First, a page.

Normally, code within a game can only affect the server/clients that the code is running on, but sometimes you’ll need different servers to communicate with each other. This can be accomplished with cross-server messaging offered through
Some examples of
MessagingService usage include:
- Cross-Server Chat — Players can chat with each other even if they’re not in the same server, assuming a maximum of about 20 players.
- Realtime Server Browser — Show a constantly-updating list of servers and who is in them.
- Global Announcements — Let all servers know that a player found a special item in the game.
MessagingService offers two core functions:
MessagingService/SubscribeAsync|SubscribeAsync() subscribes to a developer-defined “topic” and specifies a callback function that detects when messages are published to that topic. For example, a game might subscribe all players to a
"FriendServerEvent" topic which can then receive messages from
MessagingService/PublishAsync|PublishAsync() when any player teleports to a different server.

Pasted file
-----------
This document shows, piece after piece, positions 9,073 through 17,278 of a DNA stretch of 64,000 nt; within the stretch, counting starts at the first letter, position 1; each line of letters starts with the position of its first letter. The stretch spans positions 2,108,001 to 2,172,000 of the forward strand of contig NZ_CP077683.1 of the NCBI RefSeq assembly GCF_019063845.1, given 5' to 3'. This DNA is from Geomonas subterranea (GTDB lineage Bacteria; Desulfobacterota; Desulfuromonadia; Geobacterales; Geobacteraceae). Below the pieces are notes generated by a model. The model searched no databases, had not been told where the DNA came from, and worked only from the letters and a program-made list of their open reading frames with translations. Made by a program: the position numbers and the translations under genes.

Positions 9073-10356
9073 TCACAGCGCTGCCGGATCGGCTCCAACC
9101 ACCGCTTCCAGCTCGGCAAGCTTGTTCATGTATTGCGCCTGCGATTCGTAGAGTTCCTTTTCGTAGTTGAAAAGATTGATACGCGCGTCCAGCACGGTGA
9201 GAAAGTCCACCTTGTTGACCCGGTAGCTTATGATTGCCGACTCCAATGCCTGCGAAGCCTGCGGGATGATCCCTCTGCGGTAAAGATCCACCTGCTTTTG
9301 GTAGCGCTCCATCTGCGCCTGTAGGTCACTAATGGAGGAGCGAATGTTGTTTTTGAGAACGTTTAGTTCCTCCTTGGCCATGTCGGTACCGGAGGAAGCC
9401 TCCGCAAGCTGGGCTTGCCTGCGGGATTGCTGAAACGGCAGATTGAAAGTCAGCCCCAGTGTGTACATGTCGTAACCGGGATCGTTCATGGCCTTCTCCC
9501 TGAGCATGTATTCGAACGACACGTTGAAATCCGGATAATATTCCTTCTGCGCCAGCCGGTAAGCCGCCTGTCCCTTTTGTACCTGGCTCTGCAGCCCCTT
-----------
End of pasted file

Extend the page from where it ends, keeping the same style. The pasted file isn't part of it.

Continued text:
- The callback function for
MessagingService/SubscribeAsync|SubscribeAsync()receives a table, not a string. This table contains both
message.Data(the developer-defined data sent via
message.Sentwhich is the Unix time in seconds at which the message was sent.
- As seen on lines 16-18, it's recommended that you call
datatype/RBXScriptConnection|connectionwhen it's no longer necessary to listen for incoming messages to the topic.
MessagingService/PublishAsync|PublishAsync() publishes a message to a specific topic, upon which the callback function for any matching topic will be triggered. For instance, when a player joins a new server,
MessagingService/PublishAsync|PublishAsync() could notify all other players about who just joined that server, along with its